Central to the notion of effective social media participation is the ability to create, publish and share content. The sheer volume of information on the topic of social media marketing makes filtering and prioritizing what’s most important to a specific organization a challenging task.
There’s a lot of excitement from marketers and companies but not everyone is exactly sure how to go about it.
I think it’s important to focus on the key components of what it takes to deploy an effective social media strategy individually and as a whole. By understanding the social web as it relates to fundamental marketing principles, tactics, tools and best practices, you can create a framework or roadmap for the development of a working strategy.
Getting a Social Media Roadmap started involves a 30,000 foot view of what social media is: The technologies on the web and mobile that enable people to create, publish and share content as well as connect/communicate with others. Brand control is in the hands (minds really) of consumers, not companies. So marketing on the social web means informing, educating and even entertaining those communities of people that care about the issues, problems, wants and needs met by your company.
When you’re new to any social situation, your best bet is to listen and learn about the dynamics of the community or group. Who are the influentials? What are the obvious rules and what are the hidden or unwritten rules?
While there are many sources of advice on how to approach a corporate social media effort, the minimum companies need to do is start listening to the social web NOW. Many will find a whole new world of conversation happening about their brands, products and even key staff. By listening to the conversations happening around them on the social web, organizations can learn what they need to know in order to take next steps.
Some companies decide to start listening right away as they develop their social media strategy and many rely on the learning that happens from listening to influence their strategy. Either way, (we recommend the latter) it’s important to invest in the tools and processes of data collection, monitoring, analysis and process for action/engagement.
As for building the framework for a social media strategy, I would suggest these 6 key considerations:
- Audience – Listen and understand your audience and how they communicate/interact on the social web. What types of social networks, media sharing and assets do they engage? What are their goals for doing so?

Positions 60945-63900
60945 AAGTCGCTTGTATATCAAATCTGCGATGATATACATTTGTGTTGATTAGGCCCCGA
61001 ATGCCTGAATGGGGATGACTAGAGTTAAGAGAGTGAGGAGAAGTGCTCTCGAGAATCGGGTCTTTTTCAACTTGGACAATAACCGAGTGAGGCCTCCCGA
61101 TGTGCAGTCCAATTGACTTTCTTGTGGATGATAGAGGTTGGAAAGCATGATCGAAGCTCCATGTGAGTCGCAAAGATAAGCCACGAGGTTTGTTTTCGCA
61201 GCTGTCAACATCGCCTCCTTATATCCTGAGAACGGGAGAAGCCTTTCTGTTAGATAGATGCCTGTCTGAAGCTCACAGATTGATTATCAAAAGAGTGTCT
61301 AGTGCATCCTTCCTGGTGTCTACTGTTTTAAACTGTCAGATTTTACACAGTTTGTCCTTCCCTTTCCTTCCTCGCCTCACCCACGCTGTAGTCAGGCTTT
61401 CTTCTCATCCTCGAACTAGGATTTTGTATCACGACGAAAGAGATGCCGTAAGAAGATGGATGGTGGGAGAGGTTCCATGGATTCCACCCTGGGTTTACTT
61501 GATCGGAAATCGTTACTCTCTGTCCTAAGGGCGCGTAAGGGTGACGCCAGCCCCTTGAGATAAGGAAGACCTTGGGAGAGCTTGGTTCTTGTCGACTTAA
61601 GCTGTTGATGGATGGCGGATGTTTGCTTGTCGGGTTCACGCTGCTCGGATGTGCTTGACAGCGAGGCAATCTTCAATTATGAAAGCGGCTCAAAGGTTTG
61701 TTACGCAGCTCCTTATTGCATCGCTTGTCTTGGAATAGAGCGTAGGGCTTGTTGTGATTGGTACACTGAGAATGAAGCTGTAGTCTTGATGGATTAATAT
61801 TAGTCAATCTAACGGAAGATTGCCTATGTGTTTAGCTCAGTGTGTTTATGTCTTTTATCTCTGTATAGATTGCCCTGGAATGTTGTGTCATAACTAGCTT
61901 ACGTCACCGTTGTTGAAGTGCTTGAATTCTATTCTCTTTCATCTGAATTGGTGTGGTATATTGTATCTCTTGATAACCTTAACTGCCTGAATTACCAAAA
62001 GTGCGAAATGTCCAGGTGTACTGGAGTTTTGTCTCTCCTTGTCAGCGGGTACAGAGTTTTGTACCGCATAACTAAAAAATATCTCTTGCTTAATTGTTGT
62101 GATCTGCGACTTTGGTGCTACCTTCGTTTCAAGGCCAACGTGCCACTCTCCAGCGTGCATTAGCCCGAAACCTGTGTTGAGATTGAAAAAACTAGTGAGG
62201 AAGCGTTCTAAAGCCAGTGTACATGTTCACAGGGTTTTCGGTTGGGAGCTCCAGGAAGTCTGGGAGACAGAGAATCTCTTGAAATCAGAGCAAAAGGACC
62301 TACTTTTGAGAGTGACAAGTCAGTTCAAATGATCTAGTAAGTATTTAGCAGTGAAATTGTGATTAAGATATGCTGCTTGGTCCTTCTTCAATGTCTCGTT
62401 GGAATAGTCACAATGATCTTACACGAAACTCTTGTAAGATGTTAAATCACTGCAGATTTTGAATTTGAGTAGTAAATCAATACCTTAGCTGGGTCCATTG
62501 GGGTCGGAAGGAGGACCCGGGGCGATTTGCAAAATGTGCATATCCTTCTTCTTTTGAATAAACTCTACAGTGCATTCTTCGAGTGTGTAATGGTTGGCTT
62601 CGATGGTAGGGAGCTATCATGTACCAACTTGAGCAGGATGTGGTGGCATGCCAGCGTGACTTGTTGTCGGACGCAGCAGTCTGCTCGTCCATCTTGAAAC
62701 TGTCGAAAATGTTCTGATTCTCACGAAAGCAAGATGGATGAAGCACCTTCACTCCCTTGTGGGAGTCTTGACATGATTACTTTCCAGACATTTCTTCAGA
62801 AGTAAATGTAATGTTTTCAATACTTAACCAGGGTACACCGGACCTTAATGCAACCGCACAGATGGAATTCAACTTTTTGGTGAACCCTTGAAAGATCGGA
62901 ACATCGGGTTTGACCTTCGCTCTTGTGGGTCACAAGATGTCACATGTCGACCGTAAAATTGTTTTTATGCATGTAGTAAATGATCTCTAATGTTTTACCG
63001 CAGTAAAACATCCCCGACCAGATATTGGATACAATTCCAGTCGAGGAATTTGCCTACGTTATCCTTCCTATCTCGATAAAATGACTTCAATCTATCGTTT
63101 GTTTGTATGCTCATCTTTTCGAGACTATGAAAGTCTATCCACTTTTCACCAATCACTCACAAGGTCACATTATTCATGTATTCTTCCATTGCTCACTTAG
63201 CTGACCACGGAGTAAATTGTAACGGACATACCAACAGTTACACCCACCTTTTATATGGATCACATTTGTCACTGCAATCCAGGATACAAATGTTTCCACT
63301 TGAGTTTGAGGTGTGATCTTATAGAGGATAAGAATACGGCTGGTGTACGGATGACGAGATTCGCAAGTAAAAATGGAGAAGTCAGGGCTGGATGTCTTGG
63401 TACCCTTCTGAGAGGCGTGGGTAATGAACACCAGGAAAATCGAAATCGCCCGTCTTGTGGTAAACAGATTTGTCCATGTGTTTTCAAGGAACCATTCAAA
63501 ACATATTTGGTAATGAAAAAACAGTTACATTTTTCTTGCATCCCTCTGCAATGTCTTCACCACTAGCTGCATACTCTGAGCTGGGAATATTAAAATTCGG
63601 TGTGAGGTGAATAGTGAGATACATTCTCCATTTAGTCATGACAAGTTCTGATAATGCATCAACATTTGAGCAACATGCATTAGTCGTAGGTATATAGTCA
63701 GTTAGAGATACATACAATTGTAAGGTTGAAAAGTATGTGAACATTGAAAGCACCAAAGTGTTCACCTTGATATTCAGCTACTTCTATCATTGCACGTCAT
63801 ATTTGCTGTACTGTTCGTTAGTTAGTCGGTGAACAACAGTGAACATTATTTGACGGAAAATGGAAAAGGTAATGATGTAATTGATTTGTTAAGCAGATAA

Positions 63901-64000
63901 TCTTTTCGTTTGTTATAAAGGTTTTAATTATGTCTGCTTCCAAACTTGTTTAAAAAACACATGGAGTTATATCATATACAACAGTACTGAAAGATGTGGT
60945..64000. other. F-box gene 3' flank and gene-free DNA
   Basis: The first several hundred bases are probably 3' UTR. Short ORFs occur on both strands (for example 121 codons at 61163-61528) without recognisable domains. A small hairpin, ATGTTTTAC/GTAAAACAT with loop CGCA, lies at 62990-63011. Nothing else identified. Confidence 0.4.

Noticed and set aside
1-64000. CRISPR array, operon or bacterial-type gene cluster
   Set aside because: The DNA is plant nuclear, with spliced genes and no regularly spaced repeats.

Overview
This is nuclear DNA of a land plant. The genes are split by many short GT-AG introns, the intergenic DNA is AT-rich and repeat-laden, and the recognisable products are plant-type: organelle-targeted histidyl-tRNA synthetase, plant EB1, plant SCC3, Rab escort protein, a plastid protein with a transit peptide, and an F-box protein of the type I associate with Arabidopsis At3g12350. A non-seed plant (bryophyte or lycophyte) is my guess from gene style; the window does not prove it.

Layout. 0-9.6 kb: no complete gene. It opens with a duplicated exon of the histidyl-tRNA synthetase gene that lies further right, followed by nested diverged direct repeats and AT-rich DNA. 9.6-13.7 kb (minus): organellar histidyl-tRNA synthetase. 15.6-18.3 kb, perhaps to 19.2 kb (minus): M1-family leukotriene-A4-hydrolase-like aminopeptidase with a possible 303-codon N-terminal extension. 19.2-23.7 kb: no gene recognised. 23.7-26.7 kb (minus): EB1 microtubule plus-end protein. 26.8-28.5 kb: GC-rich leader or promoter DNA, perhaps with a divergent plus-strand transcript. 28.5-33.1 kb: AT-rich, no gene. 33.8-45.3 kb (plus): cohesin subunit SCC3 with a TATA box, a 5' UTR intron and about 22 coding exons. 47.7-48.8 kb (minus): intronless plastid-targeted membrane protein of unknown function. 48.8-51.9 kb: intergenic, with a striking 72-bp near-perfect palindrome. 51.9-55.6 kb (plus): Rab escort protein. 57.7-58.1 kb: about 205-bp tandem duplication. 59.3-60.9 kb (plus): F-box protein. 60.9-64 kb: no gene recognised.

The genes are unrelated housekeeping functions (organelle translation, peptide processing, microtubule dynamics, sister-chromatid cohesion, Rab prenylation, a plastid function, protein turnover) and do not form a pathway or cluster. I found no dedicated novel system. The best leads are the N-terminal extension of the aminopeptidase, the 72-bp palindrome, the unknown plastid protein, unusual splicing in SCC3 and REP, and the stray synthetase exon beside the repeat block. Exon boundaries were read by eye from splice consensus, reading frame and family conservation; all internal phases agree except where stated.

- Objectives – It’s important to consider both the goals of the company as well as the audience you’re trying to reach. Marketing on the social web is about giving to get. Knowing what your community wants is key in reaching your own organization’s goals because you’re going to give it to them.
- Strategic Plan – What approach will you take to meet the needs and interests of your audience in order to meet your own? Will you engage influencers, will you energize brand advocates or will you create demand by offering non-branded resources?
- Tactics – What social media marketing tactics and corresponding technologies will you use to implement the plan? Blogging, microblogging, social networks, video, forums, blogger relations and outreach. There are many to consider.
- Tools – What specific tools will you use to efficiently monitor, communicate, create and promote social content? WordPress, Facebook or MySpace, Twitter, YouTube, etc. Again, there are many to consider.
- Metrics – How will you measure success according to the objectives you’ve identified? What tools will you employ and at what point will you take benchmark measurements as well as interval measurements? Who will you report results to in the organization and will there be success metrics that you can share with the community you’re engaging?
Addressing these key issues by listening and learning as well as a commitment to publishing content and engaging communities all along the lines of a specific set of objectives will provide organizations a much clearer plan on social media marketing. Approaching social media marketing tactically misses the point. There’s a much bigger picture to consider and longer term benefits for all from a strategic approach.
What processes have you followed to educate your organization on social media? What framework structures and paradigms for building a socil media strategy have been successful for you?
(Photo credit romainguy)
Related posts on this topic:
- 10 Social Media Strategies for the Fortune 1000 Corporations – Jeremiah Owyang
- Starting a Social Media Strategy – Chris Brogan
- The POST Method: A systematic approach to social strategy – Josh Bernoff
- Social Media Campaign vs. Social Media Strategy – Jim Tobin